by Daryl Mayer
88th Air Base Wing Public Affairs
1/25/2016 - WRIGHT-PATTERSON AIR FORCE BASE, Ohio (AFNS) -- The
KC-46A Pegasus successfully transferred fuel through its boom to an
F-16C Fighting Falcon Jan. 24 to demonstrate aerial refueling operations
in advance of its first production decision later this spring.
The KC-46A passed 1,600 pounds of fuel to an F-16C piloted by Lt. Col.
Daniel Alix of the 416st Flight Test Squadron, 412th Test Wing out of
Edwards AFB, California, who characterized the mission as a complete
Officials said it was a big step forward for the program and for the
tanker capability that will serve as the backbone of Air Force global
operations over the coming decades.
"I'm extremely proud of the entire industry and government program team
that made today happen," said Brig. Gen. Duke Z. Richardson, the Air
Force program executive officer for tankers, Air Force Life Cycle
Management Center. "This aerial refueling marks the first of many, and
represents years of hard work beginning to pay dividends."
The tanker has a robust in-flight refueling demonstration schedule over
the coming weeks. The test with the F-16C fulfilled the requirement to
connect to a light/fast receiver. The remaining tests with the boom will
use an A-10 Thunderbolt II as the light/slow receiver and a C-17
Globemaster III as the heavy receiver.
Flight tests employing the centerline drogue system and wing aerial
refueling pods will use an F-18 Hornet as the light/fast receiver and an
AV-8B Harrier as a light/slow receiver. The KC-46A will also have to
demonstrate its receiver capability by taking fuel from a KC-10
These refueling demonstrations represent the significant remaining test
hurdles before proceeding to a Milestone C low rate initial production
decision. Program officials anticipate awarding the first production
contract shortly thereafter.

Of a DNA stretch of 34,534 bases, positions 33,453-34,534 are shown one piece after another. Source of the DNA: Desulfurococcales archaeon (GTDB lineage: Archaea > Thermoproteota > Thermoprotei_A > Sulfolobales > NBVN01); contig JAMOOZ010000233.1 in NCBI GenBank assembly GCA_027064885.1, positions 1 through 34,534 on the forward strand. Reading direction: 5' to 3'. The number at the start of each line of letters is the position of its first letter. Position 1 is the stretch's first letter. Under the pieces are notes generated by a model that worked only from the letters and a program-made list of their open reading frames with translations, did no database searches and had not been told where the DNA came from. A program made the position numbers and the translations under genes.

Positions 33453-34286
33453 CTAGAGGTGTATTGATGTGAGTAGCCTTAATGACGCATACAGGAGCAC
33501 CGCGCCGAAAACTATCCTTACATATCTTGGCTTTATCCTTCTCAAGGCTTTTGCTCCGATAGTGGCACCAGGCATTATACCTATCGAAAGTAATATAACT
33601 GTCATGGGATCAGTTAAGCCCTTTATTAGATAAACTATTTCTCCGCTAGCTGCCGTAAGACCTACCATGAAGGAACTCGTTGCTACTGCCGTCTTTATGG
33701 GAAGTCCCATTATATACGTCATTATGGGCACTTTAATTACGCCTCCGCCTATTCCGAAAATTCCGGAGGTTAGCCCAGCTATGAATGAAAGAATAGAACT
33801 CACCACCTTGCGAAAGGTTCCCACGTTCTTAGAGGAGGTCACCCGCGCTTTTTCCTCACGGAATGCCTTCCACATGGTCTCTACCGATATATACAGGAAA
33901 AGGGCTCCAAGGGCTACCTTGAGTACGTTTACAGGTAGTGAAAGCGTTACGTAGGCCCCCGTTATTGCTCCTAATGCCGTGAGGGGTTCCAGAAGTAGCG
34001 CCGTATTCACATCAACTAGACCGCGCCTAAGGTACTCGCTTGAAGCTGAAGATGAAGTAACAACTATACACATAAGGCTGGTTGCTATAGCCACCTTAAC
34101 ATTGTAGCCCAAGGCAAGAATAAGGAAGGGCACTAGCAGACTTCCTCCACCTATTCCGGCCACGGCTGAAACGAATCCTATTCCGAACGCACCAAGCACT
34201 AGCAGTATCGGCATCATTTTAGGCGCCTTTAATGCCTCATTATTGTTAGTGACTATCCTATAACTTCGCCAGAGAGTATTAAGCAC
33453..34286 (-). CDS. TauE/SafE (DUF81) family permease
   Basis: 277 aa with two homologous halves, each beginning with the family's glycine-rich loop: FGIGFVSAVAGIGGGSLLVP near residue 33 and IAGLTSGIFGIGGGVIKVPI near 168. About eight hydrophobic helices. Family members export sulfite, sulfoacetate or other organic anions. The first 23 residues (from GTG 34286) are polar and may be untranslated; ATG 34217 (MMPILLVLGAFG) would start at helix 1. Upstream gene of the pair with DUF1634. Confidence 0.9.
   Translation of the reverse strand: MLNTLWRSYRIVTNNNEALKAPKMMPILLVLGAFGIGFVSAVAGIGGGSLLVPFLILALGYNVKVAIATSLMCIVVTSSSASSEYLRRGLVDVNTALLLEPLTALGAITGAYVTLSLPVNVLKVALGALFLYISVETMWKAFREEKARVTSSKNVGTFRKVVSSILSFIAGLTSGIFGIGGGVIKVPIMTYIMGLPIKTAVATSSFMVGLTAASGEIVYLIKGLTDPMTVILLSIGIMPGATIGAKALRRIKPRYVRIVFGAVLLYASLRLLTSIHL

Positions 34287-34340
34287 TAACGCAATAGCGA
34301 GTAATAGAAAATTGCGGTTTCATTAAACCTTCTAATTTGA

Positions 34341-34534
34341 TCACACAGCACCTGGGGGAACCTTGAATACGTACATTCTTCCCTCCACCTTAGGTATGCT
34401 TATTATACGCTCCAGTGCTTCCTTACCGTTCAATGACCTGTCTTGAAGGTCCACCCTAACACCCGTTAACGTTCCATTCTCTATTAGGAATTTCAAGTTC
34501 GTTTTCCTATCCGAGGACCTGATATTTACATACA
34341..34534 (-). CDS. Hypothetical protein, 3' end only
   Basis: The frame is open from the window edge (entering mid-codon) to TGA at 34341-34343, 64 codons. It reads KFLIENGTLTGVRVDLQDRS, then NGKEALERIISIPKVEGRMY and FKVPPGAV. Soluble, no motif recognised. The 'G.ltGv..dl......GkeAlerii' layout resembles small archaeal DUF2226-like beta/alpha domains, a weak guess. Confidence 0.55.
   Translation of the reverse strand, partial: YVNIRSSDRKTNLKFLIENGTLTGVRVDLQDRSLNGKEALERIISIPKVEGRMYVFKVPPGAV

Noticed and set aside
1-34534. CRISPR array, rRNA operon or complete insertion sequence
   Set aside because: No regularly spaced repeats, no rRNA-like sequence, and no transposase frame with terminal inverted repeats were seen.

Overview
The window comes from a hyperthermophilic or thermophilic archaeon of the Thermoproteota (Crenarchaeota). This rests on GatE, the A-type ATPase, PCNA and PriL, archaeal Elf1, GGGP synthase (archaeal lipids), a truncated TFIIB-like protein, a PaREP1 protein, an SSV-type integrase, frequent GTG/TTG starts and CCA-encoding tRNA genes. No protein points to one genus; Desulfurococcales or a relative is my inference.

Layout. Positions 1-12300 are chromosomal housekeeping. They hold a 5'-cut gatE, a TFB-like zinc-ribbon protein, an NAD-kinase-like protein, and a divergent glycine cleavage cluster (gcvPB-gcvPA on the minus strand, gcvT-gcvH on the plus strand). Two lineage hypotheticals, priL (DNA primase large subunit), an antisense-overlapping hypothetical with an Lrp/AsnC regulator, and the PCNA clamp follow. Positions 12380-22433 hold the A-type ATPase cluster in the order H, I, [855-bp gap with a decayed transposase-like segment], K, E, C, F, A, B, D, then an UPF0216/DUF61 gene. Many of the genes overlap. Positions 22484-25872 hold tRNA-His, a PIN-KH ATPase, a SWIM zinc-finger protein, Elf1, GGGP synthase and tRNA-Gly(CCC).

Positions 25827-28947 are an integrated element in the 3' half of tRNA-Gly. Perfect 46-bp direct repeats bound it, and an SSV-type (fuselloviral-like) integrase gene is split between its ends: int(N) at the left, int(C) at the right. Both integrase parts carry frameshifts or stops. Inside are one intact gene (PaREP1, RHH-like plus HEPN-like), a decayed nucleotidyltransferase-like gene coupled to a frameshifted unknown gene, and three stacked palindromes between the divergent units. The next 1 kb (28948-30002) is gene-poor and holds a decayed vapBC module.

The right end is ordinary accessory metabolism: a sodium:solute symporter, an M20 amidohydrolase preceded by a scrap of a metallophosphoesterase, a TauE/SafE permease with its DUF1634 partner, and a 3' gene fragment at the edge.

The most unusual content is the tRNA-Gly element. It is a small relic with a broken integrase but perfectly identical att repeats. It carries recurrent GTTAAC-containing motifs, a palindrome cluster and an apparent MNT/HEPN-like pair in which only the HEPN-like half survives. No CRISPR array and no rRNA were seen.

"These are exciting times for the KC-46A program," said Col. Chris
Coombs, the KC-46 system program manager, Air Force Life Cycle
Management Center. "We have had plans on paper and data from simulation
labs, but this in-flight demonstration shows we are truly making
progress on bringing this capability of the next generation of tankers
to the warfighter supporting our global missions for years to come."
Master Sgt. Lindsay Moon, a 13-year veteran boom operator, operated the boom controls passing fuel for the mission.
"This mission was a significant event towards certifying this new
tanker," said Moon, who is assigned to the 418th Flight Test Squadron
Detachment 1 in Seattle, Washington. "Controlling the boom from the Air
Refueling Operator Station is night and day different from laying on
your belly in a KC-135. The system advances being rolled into the KC-46
will give the operator great awareness."
Lt. Col. Donevan Rein, also with Detachment 1 in Seattle, Washington,
was the Air Force pilot onboard the KC-46A during the test sortie.
The Air Force contracted with Boeing in February 2011 to acquire 179
KC-46A tankers to begin recapitalizing the aging tanker fleet. The
program is currently working to meet the required assets available date,
a milestone requiring 18 KC-46A aircraft and all necessary support
equipment to be on the ramp, ready to support warfighter needs, by